Malaysia's Foreign Affairs Minister denied statements that his government pays the Sulu Sultanate rent for Sabah, as he stressed that the country will not compromise its claim on the disputed territory.
The payment of about P70,000 a year is not for rental but a fulfillment of a contract made more than a century ago for the Sabah's handover, Malaysia Minister Datuk Seri Anifah Aman said.
"It is not payment for rent, but as cession," Malaysian media quoted Anifah as saying.
"The 1878 agreement between Alfred Dent and Baron von Overbeck of the British North Borneo Company and the sultan of Sulu at that time stated that the sultan of Sulu ceded the region of North Borneo permanently, and the heir is entitled to receive annual payment of 5,300 Mexican Pesos," Anifah added.
TIMELINE OF THE SABAH CRISIS
The official made the statement amid reports that Sulu Sultan Jamalul Kiram III is claiming "rental payments" as proof that the Sultanate's claim on Sabah is legitimate.
Kiram's followers, who had staked out in Lahad Datu in Sabah since Feb. 9, have clashed with Malaysian forces.
The Sulu Sultan on Thursday declared a unilateral ceasefire, a call supported by the United Nations but which Malaysia ignored.
Malaysia Prime Minister Najib Razakas instead reiterated his demand for the armed Filipino group to lay down arms as soon as possible.
"We have never [recognized] any outside claims that Sabah does not belong to Malaysia and these claims are non-negotiable," Anifah was further quoted as saying.
The Sulu Sultanate has been fighting a centuries-old battle for Sabah.
Historical accounts said Sultan of Brunei in 1704 granted Sabah (North Borneo) to the Sulu Sultanate for its help in quelling a rebellion.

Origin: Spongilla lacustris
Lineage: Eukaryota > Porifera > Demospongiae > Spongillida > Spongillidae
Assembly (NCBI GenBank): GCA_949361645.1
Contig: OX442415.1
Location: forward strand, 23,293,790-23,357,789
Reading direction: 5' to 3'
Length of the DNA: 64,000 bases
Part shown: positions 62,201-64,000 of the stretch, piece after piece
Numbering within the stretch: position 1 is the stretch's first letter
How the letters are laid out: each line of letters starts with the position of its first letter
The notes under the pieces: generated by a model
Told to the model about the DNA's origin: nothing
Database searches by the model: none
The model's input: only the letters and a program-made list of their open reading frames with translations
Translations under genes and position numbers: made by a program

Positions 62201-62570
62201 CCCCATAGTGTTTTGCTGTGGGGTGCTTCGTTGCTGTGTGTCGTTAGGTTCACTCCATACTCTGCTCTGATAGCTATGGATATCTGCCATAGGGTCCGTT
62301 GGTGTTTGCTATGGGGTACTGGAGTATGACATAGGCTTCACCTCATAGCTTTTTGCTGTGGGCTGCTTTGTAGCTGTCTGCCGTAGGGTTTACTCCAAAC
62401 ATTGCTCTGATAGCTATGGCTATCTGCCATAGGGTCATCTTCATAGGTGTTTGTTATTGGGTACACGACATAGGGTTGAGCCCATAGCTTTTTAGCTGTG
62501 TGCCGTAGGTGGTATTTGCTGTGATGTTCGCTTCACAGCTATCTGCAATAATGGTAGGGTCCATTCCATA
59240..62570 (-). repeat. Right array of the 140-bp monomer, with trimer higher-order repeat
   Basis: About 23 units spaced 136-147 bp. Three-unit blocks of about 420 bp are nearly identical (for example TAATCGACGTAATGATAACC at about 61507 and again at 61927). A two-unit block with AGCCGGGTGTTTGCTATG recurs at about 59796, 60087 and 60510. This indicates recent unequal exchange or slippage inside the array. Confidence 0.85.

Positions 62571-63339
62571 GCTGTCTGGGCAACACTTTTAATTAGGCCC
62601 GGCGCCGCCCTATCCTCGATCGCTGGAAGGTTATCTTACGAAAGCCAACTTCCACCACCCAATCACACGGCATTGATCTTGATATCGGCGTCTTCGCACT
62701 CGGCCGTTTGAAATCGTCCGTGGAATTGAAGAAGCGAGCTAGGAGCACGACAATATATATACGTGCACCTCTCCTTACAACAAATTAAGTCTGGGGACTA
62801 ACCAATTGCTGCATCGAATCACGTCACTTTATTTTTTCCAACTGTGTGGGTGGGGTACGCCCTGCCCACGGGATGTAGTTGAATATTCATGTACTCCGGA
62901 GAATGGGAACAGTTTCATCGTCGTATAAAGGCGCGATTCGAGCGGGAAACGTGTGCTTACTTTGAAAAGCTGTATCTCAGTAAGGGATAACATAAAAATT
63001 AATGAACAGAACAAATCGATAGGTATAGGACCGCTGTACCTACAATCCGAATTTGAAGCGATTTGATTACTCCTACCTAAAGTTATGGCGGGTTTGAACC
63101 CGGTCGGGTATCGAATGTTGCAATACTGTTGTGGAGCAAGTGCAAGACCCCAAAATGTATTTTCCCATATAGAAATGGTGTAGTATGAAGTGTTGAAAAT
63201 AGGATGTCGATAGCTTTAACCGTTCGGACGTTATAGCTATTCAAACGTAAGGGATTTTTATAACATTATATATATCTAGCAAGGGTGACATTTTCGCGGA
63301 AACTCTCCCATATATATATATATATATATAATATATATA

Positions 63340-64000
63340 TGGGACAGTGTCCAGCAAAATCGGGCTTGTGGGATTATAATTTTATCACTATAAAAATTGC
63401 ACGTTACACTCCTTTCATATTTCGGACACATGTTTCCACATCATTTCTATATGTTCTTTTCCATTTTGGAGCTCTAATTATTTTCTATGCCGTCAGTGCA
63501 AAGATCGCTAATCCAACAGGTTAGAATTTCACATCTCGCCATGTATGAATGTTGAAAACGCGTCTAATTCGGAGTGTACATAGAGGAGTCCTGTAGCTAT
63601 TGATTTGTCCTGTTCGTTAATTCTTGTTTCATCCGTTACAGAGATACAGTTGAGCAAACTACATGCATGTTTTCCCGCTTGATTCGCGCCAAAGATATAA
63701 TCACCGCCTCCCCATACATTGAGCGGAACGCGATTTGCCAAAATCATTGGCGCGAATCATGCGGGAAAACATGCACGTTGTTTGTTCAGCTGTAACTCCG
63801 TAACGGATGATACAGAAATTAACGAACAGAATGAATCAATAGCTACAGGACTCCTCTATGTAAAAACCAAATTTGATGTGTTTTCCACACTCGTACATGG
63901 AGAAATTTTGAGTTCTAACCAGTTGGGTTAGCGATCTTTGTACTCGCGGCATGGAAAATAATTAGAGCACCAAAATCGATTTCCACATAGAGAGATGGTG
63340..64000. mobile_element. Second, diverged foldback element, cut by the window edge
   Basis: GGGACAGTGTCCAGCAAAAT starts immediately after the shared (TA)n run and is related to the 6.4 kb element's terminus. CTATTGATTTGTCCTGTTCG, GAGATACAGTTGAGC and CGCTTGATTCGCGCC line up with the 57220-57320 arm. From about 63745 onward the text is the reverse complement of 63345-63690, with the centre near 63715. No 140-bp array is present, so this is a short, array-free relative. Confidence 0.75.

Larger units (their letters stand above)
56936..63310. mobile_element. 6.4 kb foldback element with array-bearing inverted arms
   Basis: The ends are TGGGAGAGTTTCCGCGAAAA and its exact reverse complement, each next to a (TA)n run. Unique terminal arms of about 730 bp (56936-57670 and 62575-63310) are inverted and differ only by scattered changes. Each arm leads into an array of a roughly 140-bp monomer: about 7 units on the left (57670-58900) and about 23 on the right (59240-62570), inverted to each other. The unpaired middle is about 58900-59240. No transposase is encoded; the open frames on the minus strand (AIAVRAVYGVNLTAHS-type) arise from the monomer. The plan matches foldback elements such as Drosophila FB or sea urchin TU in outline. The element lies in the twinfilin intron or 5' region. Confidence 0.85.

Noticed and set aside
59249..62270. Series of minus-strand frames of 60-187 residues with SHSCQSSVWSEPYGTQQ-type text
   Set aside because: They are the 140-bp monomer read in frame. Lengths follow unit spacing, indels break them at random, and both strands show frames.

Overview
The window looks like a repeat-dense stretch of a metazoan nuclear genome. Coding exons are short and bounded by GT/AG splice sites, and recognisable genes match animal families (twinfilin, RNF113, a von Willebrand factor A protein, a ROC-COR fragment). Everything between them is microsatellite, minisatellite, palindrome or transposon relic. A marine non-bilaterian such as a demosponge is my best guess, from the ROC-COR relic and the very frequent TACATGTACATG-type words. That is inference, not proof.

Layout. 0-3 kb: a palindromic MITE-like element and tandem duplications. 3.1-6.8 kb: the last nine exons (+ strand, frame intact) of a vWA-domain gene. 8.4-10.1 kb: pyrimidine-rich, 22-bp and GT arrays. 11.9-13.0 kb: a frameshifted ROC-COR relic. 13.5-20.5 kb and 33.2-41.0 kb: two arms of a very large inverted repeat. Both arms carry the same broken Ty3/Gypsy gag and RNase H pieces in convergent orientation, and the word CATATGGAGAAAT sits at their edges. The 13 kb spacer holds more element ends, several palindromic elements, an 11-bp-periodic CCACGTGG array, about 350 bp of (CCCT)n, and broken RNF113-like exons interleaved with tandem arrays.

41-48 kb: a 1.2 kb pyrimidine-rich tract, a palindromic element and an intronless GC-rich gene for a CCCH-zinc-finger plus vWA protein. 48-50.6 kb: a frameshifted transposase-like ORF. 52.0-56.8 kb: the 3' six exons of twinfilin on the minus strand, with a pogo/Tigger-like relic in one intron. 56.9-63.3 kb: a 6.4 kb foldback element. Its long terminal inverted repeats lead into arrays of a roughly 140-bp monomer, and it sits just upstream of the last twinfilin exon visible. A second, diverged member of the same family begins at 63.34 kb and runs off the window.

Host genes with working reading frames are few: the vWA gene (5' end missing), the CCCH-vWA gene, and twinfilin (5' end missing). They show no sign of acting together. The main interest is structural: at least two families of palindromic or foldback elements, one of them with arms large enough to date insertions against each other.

Control over the territory has changed hands many times over the centuries, however, due to aggressive colonization and also through agreements entered into by the Sulu Sultanate.
Among these agreements is a 1878 agreement with Alfred Dent and Baron von Overbeck of the British North Borneo Company.
However, the Sulu Sultan who signed the contract, Mohammed Jamalul Alam, had said the territory was not ceded to the British but was only leased under threat of attack.
Philippine leaders over the years intermittently supported the claim to Sabah which, if indeed were the Sultanate's, would be part of the national territory.
Related story: Kiram, followers will face charges says De Lima
Former President Ferdinand Marcos in 1977 announced that the Philippines is dropping the claim to Sabah in an attempt to facilitate the formation of the Association of Southeast Asian Nations.
Laws have also been amended supposedly to satisfy Malaysia's demands to remove Sabah from the Philippines' national territory.
One such legislation was the Archipelagic Baselines of the Philippines Law (Republic Act 9522), which hoped to amend an earlier baseline law, R.A. 5446.
The Supreme Court in a 2011 decision, however, said the R.A. 9522 did not repeal R.A. 5466 and that the Philippine claim over Sabah can therefore be pursued.
But amid the standoff that has turned violent over the past week, Malacanang only said that it is again looking into the Sabah claim.
President Benigno Aquino III also slammed moves made by the Sulu Sultanate for endangering lives and ties between Philippines and Malaysia.
He has meanwhile urged Kiram's followers to surrender without condition.
Philippine Foreign Affairs Secretary Albert del Rosario on Monday flew to Malaysia to ask for maximum tolerance for the Filipino group.
"Let me stress that there will be no compromise of our country's sovereignty and integrity," Malaysia Foreign Affairs Minister Anifah was quoted as saying.
"Both Najib and President (Benigno) Aquino want it solved in the best way, thus agreed that we will work out the best diplomatic way to end it," he said further.
The Philippine Department of Justice on Thursday said charges will be filed against Kiram and his followers.
Malaysian authorities meanwhile floated the possibility of flying the Sulu Sultan to the neighboring country despite the absence of an extradition treaty.
"This is a challenge that we have to face together and be united to safeguard the sovereignty of our country and eliminate personal gains for the benefit of our future generations," Anifah said.
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